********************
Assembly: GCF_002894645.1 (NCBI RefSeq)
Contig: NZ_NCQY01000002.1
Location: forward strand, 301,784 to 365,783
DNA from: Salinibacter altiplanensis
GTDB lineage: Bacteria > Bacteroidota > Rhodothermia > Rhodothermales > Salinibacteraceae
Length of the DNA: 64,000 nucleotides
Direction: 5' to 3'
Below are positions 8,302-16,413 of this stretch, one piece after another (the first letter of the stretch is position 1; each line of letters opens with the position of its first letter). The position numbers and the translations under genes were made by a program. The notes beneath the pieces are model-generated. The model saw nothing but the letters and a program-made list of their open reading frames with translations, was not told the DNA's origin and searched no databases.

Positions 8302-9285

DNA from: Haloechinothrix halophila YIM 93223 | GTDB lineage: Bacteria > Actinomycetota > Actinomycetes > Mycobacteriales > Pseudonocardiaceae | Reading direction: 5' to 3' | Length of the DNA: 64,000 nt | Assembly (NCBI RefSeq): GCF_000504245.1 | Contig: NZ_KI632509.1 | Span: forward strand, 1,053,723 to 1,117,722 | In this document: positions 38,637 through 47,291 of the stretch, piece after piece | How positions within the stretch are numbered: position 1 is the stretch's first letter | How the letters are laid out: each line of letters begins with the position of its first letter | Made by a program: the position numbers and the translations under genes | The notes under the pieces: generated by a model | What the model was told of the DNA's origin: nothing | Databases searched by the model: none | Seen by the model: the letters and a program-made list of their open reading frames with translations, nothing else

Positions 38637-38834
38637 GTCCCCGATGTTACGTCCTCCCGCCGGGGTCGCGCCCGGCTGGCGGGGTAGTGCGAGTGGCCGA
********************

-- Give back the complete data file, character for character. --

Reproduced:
Assembly: GCF_002894645.1 (NCBI RefSeq)
Contig: NZ_NCQY01000002.1
Location: forward strand, 301,784 to 365,783
DNA from: Salinibacter altiplanensis
GTDB lineage: Bacteria > Bacteroidota > Rhodothermia > Rhodothermales > Salinibacteraceae
Length of the DNA: 64,000 nucleotides
Direction: 5' to 3'
Below are positions 8,302-16,413 of this stretch, one piece after another (the first letter of the stretch is position 1; each line of letters opens with the position of its first letter). The position numbers and the translations under genes were made by a program. The notes beneath the pieces are model-generated. The model saw nothing but the letters and a program-made list of their open reading frames with translations, was not told the DNA's origin and searched no databases.

Positions 8302-9285

DNA from: Haloechinothrix halophila YIM 93223 | GTDB lineage: Bacteria > Actinomycetota > Actinomycetes > Mycobacteriales > Pseudonocardiaceae | Reading direction: 5' to 3' | Length of the DNA: 64,000 nt | Assembly (NCBI RefSeq): GCF_000504245.1 | Contig: NZ_KI632509.1 | Span: forward strand, 1,053,723 to 1,117,722 | In this document: positions 38,637 through 47,291 of the stretch, piece after piece | How positions within the stretch are numbered: position 1 is the stretch's first letter | How the letters are laid out: each line of letters begins with the position of its first letter | Made by a program: the position numbers and the translations under genes | The notes under the pieces: generated by a model | What the model was told of the DNA's origin: nothing | Databases searched by the model: none | Seen by the model: the letters and a program-made list of their open reading frames with translations, nothing else

Positions 38637-38834
38637 GTCCCCGATGTTACGTCCTCCCGCCGGGGTCGCGCCCGGCTGGCGGGGTAGTGCGAGTGGCCGA